From a construction standpoint, cages can be made of alloy, plastic, or carbon.  From a performance standpoint, some hold big bottles, and some hold small ones.  From the reliability and safety standpoint, not all cages perform day-in and day-out, safely holding your bottle from a dangerous drop into your pedals and wheels.  Do bottles pop-out by themselves?  Can you actually pull-out a bottle on the go, and can it be put back in securely, all without having to pull over?  These are parameters that need to be considered when selecting a good, reliable, safe cage. 

Shimano's minimalist packaging

It works, looks great, and it is Carbon - All good things

I have used alloy and plastic cages from Bontrager with good results.  I have also been a big fan of Blackburn’s Camber carbon cages, with their excellent performance, light weight, excellent bottle holding properties, and killer looks.  Well, there is a new Sheriff in town.  Courtesy of the kind people at Tweaked Sports of Glendora, California, I was provided with one of Shimano’s Pro Carbon Cages to test out.  And, the results are in. 

This is one light, strong, easy to use, darn good looking cage.  Being I am a big fan of all things colored red, the black Pro Carbon cage looks rather stealthy on my trusty Trek 2.3 testbed (looks are a big plus for a cage).  Testing involved bouncing all over the battlefield grade asphalt of the greater Los Angeles area, and not once did a bottle even so much as rattle, let alone pop-out.  That is performance and reliability you want in a cage.  And, while the Pro Carbon is light, thin and flimsy looking, it is far from that.  Light and strong – What’s not to like?

The Stats:

  • Fits all diameter bottles
  • Durable and rigid clamping construction
  • Full, lightweight Uni-Directional Carbon construction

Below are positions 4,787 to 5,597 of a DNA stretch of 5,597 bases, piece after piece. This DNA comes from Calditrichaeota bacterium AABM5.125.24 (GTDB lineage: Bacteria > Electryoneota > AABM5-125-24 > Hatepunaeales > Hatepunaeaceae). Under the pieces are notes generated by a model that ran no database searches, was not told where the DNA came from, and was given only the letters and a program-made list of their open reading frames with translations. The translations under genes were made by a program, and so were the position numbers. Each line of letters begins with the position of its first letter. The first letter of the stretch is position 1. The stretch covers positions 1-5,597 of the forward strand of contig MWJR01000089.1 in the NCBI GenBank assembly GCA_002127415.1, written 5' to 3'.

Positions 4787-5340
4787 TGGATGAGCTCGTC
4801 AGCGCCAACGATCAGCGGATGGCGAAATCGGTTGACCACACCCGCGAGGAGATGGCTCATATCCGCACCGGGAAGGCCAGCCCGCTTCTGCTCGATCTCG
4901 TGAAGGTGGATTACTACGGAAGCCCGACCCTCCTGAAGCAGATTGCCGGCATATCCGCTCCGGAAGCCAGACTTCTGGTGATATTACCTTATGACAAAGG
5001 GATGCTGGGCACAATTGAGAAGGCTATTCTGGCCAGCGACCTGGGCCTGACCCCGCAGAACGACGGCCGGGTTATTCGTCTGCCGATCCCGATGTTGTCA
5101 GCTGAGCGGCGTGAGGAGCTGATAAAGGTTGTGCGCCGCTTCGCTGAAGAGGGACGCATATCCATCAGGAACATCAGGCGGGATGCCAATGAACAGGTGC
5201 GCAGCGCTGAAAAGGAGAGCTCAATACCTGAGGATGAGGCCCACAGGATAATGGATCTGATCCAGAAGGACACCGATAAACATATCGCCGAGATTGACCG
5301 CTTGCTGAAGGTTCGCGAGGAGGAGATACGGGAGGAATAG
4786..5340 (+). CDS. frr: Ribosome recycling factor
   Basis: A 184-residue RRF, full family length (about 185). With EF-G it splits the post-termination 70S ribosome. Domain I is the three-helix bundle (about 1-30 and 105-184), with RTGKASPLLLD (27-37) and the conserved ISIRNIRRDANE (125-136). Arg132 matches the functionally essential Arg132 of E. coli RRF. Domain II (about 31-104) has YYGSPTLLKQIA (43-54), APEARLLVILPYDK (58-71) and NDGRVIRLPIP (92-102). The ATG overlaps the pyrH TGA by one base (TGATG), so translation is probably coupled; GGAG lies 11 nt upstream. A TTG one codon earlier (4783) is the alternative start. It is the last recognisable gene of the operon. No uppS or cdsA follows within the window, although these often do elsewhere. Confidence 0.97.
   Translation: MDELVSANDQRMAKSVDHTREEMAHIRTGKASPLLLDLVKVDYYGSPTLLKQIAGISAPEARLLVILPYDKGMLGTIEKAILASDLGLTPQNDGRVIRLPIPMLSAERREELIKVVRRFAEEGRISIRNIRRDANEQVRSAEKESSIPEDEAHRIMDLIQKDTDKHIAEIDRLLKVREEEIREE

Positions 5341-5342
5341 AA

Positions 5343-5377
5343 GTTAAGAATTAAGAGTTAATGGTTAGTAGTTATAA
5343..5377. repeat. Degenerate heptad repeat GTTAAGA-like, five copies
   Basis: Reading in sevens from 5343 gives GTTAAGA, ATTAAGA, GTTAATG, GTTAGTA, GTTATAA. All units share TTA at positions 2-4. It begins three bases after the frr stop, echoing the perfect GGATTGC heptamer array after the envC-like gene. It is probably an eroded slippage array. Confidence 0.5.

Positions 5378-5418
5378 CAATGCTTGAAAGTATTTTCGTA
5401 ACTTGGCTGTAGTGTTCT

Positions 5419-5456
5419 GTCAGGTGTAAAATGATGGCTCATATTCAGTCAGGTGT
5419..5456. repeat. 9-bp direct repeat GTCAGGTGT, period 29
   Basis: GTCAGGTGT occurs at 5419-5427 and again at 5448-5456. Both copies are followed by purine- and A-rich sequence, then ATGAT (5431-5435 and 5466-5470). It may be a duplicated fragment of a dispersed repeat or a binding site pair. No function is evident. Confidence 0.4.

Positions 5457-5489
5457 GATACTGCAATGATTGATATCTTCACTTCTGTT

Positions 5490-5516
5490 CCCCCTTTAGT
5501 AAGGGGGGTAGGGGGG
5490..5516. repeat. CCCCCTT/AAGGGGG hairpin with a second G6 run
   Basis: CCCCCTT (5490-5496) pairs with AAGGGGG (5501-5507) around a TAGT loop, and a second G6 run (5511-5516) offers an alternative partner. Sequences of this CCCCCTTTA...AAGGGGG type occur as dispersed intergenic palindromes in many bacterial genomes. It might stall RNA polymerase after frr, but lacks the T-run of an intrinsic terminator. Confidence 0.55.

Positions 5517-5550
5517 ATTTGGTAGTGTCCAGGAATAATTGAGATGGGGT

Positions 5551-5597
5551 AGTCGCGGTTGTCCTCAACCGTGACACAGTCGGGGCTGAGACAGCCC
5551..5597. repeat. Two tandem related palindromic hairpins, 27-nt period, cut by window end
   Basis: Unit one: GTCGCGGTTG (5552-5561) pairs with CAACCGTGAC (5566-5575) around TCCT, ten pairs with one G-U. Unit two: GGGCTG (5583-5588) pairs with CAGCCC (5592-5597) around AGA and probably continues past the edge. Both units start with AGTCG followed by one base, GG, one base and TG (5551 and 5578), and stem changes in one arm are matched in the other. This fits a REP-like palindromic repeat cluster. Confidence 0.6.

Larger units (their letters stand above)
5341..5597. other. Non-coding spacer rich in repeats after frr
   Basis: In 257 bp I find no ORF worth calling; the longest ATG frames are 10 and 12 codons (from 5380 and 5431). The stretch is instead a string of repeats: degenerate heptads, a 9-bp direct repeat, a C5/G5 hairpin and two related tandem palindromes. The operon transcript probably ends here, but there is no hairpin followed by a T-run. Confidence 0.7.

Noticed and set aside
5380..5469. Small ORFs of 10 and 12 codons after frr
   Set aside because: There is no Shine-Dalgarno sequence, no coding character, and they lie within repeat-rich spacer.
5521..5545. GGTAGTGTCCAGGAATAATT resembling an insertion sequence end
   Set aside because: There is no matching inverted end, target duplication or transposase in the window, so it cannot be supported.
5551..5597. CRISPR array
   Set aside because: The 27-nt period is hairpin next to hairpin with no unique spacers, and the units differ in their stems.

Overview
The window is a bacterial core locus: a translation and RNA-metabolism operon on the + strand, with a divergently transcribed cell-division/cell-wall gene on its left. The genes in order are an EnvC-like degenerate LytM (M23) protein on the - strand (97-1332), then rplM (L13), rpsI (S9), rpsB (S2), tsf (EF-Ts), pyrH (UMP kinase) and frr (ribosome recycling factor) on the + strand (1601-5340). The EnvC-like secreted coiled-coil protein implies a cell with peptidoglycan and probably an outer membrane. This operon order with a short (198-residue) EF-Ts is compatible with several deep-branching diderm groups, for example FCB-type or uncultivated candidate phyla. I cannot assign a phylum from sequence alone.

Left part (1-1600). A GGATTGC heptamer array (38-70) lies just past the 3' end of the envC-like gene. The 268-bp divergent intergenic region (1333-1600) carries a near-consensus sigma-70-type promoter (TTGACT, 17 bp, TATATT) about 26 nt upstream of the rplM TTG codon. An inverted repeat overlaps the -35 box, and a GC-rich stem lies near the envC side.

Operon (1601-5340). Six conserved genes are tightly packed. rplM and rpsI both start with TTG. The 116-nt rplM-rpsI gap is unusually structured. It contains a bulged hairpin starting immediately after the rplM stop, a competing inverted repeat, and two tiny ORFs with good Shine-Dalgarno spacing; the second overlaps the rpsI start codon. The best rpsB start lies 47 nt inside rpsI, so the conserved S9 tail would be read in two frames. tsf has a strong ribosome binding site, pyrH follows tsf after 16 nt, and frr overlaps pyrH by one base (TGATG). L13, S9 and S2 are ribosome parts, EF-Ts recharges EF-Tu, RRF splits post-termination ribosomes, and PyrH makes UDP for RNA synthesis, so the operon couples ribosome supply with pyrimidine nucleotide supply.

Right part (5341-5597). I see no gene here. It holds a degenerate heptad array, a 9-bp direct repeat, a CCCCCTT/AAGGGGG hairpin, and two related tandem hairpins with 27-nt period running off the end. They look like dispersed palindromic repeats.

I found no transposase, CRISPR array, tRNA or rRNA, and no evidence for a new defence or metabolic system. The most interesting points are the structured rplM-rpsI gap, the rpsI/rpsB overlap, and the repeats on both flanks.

• Weight: 24 grams
  • Standard two-bolt mounting
  • Retail $69.00 USD

Monday, July 22, 2013

Stiff Is As Stiff Does – Shimano Pro Vibe 7S Stem Review

For those whom only think of Shimano products as nothing more than group sets, well, you would be missing out on their fine line of accessories.  Shimano is now into computers, bars, saddles, seatposts, stems, cages, bottles, lights, bags, headsets, pumps, tools and apparel.  Yes, it is not just about Dura-Ace Di2, anymore.  Taking a plunge into Shimano’s Pro Series of goodies will not leave one disappointed.

So, I dived into the Pro Series Accessory pool courtesy of the fine folks at Tweaked Sports in Glendora, California.  I was provided with a gorgeous 120mm alloy Vibe 7S stem to put through its paces.  The alloy, black colored stem has two (2) steer tube bolts, and two (2) faceplate bolts with an ingenious “Puzzle Lock” feature which basically locks the plate, and thus, the bar, in place tightly with the two 4mm bolts.  And, it works very, very well.  As for the steer tube, only two bolts are necessary with a cut-out to reduce stresses on the tube.  Brilliant simplicity!

This Is One Stiff Stem!

While I have sung the praises of Ritchey stems (I had been using the 4-Axis and C260), I had no idea what a stiff, tied-together front end felt like until I tried the Vibe 7S.  Wow!  First, there was the simplicity of mounting, with only two bolts front and rear.  They are a larger 4mm, versus the Ritchey C260’s seven 3mm, and you do not need to unwrap the bar to mount it up, either (as you do with the C260).  Plus, with no rear-facing bolts, mounting is a breeze.

Environmentally friendly packaging

Hands down, this is the simplest mounting system on the market

Easy, two-bolt mounting, and a cutout for reduced stress on the steer tube